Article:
More than a quarter of London’s gang murders are linked to ‘drill’ music that glamorises violence, a study shows.
The report, which criticized Scotland Yards’ approach to knife crime, noted that black or ethnic minorities make up more than 80 percent of gang-related homicide victims in the capital.
Black people in London are five times more likely than whites to be hospitalized because of a stabbing, the Policy Exchange report found.
The analysis of ten years of data showed that a combination of drill rap, social media, often-too-revenge attacks and failures in police strategy cause dozens of deaths and hundreds of injuries each year.
At least 25 percent of gang-related stabbings are linked to revenge, with postings on social media and online ‘scoreboards’ leading to an endless cycle of violence, the report said.
More than a quarter of London’s gang murders are linked to ‘drill’ music that glamorises violence, a study shows. Pictured: Police on the spot after 20-year-old Crosslon Davis – a member of the drilling group Harlem Spartans – was stabbed to death in Deptford back in 2019
Specifically, the analysis found that of the 41 gang-related killings in 2018, at least 15 (36 percent) were directly linked to drill music, where either the victim or perpetrator was a hopeful drill rapper, or drill videos were used as evidence in the trial. That figure was 23 percent for the 44 gang-related killings in 2019.
It is known that drill rappers mock rival gangs in their music videos with threats of extreme violence, which often become a reality.
Crosslon Davis, 20, a member of the Harlem Spartans drilling rig, was hacked to death by four youths in Deptford, south-east London in December 2019. Elijah Morgan, 20, and Jedaiah Param, 21, were jailed for a minimum of 28 years in April.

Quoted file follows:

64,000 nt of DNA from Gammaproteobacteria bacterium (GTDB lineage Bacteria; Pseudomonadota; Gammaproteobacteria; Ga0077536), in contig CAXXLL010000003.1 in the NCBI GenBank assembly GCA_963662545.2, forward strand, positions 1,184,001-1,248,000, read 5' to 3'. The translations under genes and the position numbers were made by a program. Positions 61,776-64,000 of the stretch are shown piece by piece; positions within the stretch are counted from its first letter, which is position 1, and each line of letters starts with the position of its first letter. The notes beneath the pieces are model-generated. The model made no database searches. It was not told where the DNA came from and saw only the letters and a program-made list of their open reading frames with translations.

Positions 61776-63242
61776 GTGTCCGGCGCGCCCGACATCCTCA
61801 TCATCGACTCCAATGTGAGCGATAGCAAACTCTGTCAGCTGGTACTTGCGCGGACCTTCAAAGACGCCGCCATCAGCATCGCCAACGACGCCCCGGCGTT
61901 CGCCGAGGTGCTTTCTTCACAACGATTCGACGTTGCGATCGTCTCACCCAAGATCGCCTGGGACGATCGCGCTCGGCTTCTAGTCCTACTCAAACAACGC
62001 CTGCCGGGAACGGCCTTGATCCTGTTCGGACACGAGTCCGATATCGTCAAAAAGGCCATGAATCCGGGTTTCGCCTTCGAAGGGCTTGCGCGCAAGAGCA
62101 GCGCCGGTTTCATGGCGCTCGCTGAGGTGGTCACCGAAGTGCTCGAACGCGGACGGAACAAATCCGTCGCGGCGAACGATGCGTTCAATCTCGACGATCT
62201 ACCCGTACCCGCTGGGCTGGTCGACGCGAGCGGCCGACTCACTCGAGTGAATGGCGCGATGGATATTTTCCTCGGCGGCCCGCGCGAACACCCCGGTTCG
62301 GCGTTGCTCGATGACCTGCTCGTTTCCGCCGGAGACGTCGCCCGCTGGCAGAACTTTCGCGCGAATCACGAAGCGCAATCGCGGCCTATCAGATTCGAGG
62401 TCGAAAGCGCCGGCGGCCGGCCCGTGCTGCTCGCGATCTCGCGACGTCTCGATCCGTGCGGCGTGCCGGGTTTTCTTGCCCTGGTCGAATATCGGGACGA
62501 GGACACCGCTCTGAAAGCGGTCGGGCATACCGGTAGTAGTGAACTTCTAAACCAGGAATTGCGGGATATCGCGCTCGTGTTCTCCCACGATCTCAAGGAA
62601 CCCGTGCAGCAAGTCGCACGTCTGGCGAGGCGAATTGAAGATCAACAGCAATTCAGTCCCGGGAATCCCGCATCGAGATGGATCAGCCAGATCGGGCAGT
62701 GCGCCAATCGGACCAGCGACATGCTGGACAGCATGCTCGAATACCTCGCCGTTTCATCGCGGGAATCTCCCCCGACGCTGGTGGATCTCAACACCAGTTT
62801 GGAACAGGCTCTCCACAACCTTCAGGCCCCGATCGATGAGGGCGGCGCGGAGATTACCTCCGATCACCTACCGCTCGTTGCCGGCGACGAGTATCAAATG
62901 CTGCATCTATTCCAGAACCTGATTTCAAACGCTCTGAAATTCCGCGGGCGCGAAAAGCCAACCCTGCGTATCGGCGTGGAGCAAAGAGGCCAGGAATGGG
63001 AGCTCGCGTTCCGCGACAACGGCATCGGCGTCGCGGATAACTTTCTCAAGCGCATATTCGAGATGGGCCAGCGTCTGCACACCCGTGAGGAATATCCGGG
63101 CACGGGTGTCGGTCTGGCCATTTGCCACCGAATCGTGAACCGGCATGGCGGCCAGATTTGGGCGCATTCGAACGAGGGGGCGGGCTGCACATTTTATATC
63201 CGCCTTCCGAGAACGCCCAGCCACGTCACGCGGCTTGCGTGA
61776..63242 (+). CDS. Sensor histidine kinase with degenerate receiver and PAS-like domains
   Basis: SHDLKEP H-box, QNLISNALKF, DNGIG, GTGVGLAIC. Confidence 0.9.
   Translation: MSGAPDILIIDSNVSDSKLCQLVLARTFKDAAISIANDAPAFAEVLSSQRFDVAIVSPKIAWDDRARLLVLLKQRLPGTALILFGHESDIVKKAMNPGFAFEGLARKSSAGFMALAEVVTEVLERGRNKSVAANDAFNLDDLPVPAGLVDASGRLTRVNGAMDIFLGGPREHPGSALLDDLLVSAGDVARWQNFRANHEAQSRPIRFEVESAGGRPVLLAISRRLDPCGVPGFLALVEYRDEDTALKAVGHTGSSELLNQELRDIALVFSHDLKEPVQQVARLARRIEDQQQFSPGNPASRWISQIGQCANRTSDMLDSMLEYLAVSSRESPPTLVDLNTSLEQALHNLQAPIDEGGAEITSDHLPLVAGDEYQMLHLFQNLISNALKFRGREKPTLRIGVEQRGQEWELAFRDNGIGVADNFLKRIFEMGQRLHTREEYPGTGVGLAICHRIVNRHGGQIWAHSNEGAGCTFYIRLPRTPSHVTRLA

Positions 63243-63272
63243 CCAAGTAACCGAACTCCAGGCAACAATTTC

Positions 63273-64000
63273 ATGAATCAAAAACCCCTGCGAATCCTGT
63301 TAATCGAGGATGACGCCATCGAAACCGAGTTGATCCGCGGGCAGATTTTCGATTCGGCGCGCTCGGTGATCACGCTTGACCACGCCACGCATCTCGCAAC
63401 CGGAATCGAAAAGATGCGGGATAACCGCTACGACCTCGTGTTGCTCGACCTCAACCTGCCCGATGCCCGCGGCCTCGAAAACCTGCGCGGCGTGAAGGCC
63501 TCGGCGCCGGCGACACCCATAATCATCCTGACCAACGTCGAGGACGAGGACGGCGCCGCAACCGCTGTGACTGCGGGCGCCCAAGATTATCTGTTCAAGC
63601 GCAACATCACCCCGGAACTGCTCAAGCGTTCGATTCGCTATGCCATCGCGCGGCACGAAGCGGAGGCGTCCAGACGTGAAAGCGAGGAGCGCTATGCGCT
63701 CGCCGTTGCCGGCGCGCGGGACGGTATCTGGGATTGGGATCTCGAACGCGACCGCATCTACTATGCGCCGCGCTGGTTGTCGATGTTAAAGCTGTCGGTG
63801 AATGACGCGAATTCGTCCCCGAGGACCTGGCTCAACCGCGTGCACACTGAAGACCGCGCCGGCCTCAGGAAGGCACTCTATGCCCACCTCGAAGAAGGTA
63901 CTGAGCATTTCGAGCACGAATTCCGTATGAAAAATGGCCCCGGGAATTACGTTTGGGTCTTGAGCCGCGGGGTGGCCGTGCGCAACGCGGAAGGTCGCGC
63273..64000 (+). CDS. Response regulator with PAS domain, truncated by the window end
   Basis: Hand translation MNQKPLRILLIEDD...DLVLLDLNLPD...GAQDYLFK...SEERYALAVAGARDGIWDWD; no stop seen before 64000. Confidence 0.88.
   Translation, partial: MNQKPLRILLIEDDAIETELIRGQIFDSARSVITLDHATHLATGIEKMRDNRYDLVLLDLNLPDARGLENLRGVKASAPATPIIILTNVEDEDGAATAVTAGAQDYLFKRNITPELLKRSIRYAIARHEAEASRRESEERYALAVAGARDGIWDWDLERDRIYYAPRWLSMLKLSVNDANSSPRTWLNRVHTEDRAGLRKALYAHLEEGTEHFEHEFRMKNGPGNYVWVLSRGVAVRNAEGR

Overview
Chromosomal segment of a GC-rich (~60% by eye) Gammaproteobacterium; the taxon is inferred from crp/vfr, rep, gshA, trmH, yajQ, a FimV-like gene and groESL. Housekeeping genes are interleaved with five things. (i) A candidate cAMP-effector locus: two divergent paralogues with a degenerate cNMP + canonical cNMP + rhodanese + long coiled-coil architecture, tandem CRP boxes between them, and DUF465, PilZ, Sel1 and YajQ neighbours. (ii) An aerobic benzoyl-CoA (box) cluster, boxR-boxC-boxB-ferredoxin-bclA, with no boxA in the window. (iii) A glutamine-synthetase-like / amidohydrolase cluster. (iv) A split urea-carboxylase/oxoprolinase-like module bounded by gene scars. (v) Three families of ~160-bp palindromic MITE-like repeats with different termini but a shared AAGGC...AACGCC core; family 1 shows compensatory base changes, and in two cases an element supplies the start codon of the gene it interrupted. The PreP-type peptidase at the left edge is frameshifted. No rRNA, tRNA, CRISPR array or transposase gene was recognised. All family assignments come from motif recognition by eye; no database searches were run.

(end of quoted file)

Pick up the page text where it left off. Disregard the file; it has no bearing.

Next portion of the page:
Giant brands are blamed for encouraging the violent insults by paying the rappers to approve products or offering free merchandise to carry in the music videos. The Daily Mail revealed in 2018 that Adidas was one such company.
Pictured: 20-year-old Crosslon Davis was a member of the Harlem Spartans drilling rig when he was hacked to death by four youths in Deptford, south-east London in December 2019
The Policy Exchange report also names the company and highlights its social media campaign with drill rapper Irving Adjei, just three weeks before he was jailed for possessing a knife last year.
Adidas rejected the allegations, saying: ‘We condemn all forms of violence and in no way tolerate gang culture or the carrying of knives.’
The condemnatory report found little evidence of any long-term strategy working to reduce knife crime, despite praise from London Mayor Sadiq Khan for the effectiveness of his policies.
Political Exchange senior colleague Trevor Phillips said: ‘If we are to reduce the number of young Londoners – and yes, especially black boys – who are being killed … we need to start by being realistic about who it affects, where and why.’